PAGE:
Right now I'm reading up on the Tariff Bill of 1816, which I actually remember "learning about" in elementary school. But at that time I had so very little of a clue what it all meant. I put "learning about" in quotes because the only reason I even remember it is it was my first encounter with the word "tariff" and the concept that "there was one" and "a long time ago."
What I'm saying here is, I didn't actually learn a thing.
But I'm correcting that.
And the most interesting bit about it is how familiar it sounds. See if this rings a bell: Democrats and Republicans at each others' throats, and Republican congressmen threatening to ignore the Federal law completely in an event known as the "Nullification Crisis" in 1832:
Mr. Hayne of South Carolina, the opponent of Daniel Webster in the most famous oration of the latter, was an ardent advocate of this doctrine (ignoring Federal laws), and, while bitterly denouncing New England in that famous controversy, he openly urged on the floor of Congress the doctrine of "Nullification," claiming that any State when deeming itself oppressed by a law of Congress considered unconstitutional by the State legislature, had the right to declare this law null and void and to release its citizens from the duty of obedience.Echoes of Health Care Reform, eh?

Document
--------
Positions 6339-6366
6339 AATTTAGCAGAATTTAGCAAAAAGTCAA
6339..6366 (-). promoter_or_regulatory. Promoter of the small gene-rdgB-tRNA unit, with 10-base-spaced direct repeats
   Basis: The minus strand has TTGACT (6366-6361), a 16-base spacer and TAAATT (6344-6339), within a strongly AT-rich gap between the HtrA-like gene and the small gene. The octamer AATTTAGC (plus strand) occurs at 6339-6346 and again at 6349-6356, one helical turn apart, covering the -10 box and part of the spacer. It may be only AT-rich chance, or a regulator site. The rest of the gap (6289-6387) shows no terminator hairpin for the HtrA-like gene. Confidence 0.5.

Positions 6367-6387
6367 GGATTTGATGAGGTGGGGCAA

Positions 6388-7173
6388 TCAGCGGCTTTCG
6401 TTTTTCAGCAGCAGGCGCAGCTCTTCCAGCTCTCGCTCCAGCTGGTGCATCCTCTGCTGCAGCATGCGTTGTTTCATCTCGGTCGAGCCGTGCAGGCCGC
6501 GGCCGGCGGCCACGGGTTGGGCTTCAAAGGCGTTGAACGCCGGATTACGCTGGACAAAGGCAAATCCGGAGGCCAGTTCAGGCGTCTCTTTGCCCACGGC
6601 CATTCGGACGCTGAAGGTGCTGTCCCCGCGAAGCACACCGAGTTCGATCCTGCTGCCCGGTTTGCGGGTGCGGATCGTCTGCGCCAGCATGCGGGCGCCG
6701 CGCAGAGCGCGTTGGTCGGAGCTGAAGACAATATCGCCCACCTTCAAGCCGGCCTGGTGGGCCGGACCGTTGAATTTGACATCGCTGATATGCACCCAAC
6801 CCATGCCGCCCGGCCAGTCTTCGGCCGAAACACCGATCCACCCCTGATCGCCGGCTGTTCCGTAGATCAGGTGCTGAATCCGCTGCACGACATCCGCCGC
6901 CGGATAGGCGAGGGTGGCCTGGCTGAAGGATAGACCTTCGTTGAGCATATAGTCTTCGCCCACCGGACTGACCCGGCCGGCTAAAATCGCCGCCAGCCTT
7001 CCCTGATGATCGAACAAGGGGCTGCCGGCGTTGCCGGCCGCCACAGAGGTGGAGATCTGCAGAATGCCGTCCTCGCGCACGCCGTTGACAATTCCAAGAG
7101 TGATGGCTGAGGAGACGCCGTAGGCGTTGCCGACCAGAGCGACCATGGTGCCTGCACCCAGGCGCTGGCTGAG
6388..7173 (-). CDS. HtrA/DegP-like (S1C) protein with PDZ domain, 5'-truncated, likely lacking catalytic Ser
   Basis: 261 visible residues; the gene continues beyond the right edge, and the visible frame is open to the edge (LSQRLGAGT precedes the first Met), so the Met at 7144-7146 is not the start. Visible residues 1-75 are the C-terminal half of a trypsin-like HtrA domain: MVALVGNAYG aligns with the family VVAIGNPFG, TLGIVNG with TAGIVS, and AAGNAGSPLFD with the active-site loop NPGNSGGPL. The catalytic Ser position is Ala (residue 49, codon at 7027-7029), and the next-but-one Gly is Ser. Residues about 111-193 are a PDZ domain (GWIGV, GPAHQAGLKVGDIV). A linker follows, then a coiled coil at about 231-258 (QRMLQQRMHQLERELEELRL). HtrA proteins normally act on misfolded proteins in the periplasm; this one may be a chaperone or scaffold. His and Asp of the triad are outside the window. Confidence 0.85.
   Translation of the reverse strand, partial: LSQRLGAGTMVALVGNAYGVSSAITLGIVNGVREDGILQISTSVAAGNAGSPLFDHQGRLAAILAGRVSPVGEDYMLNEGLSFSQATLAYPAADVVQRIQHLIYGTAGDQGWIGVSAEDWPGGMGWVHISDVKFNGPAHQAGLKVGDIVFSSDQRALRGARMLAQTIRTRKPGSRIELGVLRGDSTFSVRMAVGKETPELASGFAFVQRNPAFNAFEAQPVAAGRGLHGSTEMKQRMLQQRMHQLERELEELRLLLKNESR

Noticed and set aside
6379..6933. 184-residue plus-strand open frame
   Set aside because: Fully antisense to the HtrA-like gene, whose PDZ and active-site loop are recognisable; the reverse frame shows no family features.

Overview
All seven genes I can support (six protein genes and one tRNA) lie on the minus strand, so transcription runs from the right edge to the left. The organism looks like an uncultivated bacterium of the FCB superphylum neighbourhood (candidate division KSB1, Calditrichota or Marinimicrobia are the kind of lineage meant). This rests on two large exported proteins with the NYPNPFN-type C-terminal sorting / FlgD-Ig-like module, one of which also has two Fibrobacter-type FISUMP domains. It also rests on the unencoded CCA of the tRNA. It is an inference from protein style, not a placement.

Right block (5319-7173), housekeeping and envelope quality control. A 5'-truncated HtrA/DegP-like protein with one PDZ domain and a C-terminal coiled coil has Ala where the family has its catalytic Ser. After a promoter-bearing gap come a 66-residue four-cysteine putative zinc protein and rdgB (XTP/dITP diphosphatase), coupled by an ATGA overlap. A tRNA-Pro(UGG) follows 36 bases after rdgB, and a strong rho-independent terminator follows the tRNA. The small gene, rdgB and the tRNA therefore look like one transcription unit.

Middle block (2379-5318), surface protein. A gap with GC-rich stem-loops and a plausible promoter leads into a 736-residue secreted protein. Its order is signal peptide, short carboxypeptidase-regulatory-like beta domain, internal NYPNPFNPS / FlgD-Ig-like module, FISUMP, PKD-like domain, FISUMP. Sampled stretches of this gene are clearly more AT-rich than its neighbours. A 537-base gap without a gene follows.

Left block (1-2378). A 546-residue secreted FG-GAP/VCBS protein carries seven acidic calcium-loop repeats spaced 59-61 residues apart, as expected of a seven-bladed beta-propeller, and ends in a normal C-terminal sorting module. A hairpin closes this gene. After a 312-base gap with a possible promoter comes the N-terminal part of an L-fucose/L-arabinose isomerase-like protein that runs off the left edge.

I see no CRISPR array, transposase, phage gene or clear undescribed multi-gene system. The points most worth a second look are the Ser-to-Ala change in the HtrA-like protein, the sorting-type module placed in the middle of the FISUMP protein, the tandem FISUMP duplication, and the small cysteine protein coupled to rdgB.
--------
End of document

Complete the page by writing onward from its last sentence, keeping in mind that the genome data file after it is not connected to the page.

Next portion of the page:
And more echoes of modern Republican insanity:
The opposition of South Carolina to the protective policy had been pushed to a point of excitement at which it was beyond the control of party leaders.
It's good to know this sort of rivalry has been going on for two centuries. It's a bit disconcerting that just 40 years after this little outburst America would be locked in bitter and bloody Civil War. I'm not sure what the takeaway lesson is here...maybe take the wild eyed rantings of the South more seriously. But dang, they're so adorable when they're furious.